"Get your facts first, and then you can distort them as much as you please." (Mark Twain)
Thursday, August 18, 2005
I'm in lovely Vancouver, B.C., just a block south of the famous "Little Amsterdam" district. Our hotel is a restored Victorian style place called, creatively enough, the Victorian Hotel. We spent a night on San Juan Island, where we enjoyed a successful whale watching cruise, and then two nights in Victoria before we got here. Tomorrow, we're off to Harrison Hot Springs and, for our son anyway, the climax of our trip - Dinotown!
Some thoughts about Canada: My Lovely Bride noticed that one hears a lot more languages and/or accents on the street here than we would in Seattle. I presume this is because Canada tends to be more welcoming of immigrants and foreign tourists than are the States. Although B.C. is about as American as any foreign country could be - after all, we're less than a day's drive from home - every now and then you get a subtle reminder that this is actually another country. The money, of course; not just the pretty currency, but the $1 and $2 coins in lieu of bills (according to the cashier at the hotel restaurant in Vistoria, these are known as "unies" and "twonies," but I presume she was pulling my leg - no one could really call their money such silly names, could they?). The metric stuff, even though I occasionally hear people slip and mention weight in pounds. The weirdest stuff, though, is the little differences. Danon Yogurt is Danone Yogurt, with the accent shifted to the second syllable. In the TV commercials, "Mazda" is pronounced with a short, broad "a" sound ("Mazz-da"). Odd little quirks like these make me quite aware that I'm in a foreign place. A really pretty, really cool foreign place.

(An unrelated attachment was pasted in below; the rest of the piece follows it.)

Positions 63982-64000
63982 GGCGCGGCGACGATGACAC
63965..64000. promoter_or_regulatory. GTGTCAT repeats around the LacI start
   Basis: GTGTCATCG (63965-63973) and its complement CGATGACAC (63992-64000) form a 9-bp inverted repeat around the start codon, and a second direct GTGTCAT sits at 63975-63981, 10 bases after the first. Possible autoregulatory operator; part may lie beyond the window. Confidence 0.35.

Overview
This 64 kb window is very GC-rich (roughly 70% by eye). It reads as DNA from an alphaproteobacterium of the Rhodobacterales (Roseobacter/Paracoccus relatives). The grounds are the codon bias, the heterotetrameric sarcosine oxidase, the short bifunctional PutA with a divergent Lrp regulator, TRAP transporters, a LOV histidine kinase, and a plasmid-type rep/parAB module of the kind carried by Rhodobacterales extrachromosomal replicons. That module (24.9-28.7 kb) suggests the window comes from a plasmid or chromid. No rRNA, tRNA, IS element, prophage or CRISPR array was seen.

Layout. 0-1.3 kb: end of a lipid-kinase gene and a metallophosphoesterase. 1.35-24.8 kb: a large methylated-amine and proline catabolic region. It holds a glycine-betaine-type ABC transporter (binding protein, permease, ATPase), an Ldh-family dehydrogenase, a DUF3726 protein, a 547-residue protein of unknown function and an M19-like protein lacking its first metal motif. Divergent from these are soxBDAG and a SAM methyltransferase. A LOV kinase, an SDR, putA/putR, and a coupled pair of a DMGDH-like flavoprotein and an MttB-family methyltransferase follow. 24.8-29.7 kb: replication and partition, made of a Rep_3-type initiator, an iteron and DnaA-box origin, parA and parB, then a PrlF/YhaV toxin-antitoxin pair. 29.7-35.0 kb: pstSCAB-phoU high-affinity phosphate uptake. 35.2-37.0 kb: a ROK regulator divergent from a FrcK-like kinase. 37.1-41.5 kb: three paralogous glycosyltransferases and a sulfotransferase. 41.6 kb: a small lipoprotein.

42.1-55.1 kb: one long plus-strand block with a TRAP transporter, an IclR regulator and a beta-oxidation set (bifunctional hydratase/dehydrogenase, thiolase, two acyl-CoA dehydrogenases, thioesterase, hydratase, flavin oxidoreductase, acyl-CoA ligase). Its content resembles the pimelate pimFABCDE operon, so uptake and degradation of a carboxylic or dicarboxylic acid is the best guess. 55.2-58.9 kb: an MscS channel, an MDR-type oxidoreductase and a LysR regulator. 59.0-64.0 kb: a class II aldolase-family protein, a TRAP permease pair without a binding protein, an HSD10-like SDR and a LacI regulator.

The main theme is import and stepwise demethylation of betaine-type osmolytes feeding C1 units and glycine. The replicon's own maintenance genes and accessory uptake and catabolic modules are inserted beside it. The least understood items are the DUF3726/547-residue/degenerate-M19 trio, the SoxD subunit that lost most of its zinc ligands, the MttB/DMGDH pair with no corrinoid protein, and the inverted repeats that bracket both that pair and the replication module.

I've not been keeping up much with the news before tonight, and I'm surprised (and disappointed, I guess) by how little I've missed. Current events truly are like a soap opera - there's the illusion of rapid change, but skip a week and you can still pick right up where you left off.
Anyway, I'll be back blogging regularly when I return from this little voyage. In the meanwhile, keep the fire burning. Happy trails.
" I just hope when the time comes, the Canadians will all come along peacably" Jonathan Winters